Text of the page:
Burt Reynolds Once Revealed He Idolized His Parents’ Relationship, It Could’ve Happened With One Lady if He Was ‘Smarter’

by Halle Ames

Burt Reynolds may have been seen as Hollywood’s macho man, but behind the scene, he idolized his parents’ relationship, saying that could have been him.

Burn Reynolds was born in Georgia in February of 1936 and unfortunately died in 2018. Prior to his death, he sat down with Pier Morgan to talk about the relationships in his life.

His parents, Fern and Burt Sr., were the standard for how a relationship should play out. Fern was a loving nurse, and Burt Sr. was the police as well as a World War II veteran who stormed Normandy.

Reynolds revealed that during this time in history, men didn’t show much affection. The actor got choked up as he said how that affected him.

“I would have killed for a hug from him. He lived to be 94, and the last four years of his life, we talked about a lot of things like that. He said some things that I can’t even say now without crying. Had he not lived that long, I never would have heard them.”

His mother, Fern, was also just as strong as his father. She grew up with seven brothers and only one sister. Bert Reynolds expressed his love for her, saying he couldn’t have asked for a better mother.

“Had I Been Smarter…”

After 65 years of marriage, the actor looked up to them for how a relationship should be. Burt Reynolds also revealed that he never heard them argue.

“I guess they didn’t argue loud then, but I never heard them [argue].”

Pier Morgan asked Burt Reynolds if he wished he had a similar relationship in his life. The legendary actor recounts one relationship that he let slip through his fingers.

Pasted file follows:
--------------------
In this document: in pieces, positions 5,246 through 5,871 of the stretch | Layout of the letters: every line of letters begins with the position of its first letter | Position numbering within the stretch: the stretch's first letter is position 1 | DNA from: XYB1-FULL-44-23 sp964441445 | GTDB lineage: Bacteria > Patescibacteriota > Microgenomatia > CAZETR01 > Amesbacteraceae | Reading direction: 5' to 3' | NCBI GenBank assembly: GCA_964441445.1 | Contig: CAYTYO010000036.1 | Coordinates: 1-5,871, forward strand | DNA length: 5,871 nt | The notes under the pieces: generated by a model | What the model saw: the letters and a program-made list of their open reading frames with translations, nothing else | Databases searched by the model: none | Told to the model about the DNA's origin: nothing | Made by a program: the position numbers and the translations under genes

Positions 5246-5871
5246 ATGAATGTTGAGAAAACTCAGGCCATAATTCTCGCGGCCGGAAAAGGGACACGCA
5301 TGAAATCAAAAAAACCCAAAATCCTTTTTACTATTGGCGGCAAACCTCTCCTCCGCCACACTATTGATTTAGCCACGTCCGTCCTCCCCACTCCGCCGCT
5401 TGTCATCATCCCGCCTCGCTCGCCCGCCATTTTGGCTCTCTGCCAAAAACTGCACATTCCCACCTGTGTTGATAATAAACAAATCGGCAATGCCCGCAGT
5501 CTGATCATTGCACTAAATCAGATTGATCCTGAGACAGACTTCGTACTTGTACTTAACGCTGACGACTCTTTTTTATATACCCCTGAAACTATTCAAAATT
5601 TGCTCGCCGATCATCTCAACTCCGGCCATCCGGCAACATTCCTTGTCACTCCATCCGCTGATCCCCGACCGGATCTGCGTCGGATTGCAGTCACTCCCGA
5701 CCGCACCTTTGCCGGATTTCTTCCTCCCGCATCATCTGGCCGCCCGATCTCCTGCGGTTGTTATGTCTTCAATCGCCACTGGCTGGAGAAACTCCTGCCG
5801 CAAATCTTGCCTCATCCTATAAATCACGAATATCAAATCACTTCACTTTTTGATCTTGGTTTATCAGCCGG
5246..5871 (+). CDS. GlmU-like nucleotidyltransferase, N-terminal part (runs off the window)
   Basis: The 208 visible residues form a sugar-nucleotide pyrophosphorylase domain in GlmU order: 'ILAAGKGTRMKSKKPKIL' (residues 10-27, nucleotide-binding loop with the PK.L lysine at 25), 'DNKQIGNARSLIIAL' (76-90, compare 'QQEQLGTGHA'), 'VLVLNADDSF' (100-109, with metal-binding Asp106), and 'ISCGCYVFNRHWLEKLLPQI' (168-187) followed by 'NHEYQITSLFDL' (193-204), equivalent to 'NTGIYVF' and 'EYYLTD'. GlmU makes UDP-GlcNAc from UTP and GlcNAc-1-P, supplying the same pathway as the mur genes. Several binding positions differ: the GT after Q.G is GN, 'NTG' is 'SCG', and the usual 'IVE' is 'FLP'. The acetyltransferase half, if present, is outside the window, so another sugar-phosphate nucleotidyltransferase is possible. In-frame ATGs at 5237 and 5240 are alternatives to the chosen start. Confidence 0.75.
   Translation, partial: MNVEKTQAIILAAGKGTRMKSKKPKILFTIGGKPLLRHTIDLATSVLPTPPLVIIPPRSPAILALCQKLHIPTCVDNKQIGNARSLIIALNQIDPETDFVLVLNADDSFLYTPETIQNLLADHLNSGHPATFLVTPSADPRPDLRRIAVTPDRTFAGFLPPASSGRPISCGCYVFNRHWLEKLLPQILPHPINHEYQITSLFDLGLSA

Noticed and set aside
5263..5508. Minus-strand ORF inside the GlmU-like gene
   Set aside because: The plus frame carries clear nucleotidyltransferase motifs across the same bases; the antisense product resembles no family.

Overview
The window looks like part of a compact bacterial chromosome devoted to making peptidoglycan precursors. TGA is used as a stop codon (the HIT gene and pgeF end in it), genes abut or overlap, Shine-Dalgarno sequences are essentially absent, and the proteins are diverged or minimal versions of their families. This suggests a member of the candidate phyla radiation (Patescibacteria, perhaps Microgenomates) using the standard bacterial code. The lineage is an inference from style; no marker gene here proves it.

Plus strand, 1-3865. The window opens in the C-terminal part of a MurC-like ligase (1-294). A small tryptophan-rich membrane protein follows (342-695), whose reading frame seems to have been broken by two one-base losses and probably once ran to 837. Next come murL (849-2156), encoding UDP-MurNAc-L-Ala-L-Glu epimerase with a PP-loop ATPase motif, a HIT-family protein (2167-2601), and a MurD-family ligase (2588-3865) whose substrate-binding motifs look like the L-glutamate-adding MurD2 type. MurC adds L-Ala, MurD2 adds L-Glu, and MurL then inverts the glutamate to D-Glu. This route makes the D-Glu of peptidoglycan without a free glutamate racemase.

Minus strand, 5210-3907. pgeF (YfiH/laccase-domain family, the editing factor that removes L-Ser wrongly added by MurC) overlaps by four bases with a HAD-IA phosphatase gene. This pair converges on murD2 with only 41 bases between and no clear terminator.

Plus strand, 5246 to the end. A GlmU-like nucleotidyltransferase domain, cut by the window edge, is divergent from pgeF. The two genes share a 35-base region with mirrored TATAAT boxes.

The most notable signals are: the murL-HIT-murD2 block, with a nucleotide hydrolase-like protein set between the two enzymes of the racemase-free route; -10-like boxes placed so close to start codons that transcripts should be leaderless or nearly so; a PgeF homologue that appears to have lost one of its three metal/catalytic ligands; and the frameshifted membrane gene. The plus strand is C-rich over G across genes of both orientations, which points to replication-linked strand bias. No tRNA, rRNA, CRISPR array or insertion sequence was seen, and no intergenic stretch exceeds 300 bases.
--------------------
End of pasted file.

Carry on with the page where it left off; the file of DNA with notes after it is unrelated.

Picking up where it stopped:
“Of course. Had I been smarter, you know, with one lady, I still would have been together with her.”

Who was the lucky lady? He said it was award-winning actress Sally Field. When asked if he thought she was the one, he simply replied, “Without a doubt.”

Burt Reynolds and Sally Field

The two film stars worked together in four movies, which included Smokey and the Bandit and Hooper. For five years, the two wavered between in-item and apart. Nearly two weeks after Burt Reynolds’s death, Field opened up about the two’s relationship.

In addition, Field said she was happy that Burt would never get a chance to read the things she said within the book.

This would hurt him,” she told the Times. “I felt glad that he wasn’t going to read it, he wasn’t going to be asked about it, and he wasn’t going to have to defend himself or lash out, which he probably would have. I did not want to hurt him any further.”

Being one of the most prominent box office stars, Reynolds was known as a womanizer during his time in Hollywood.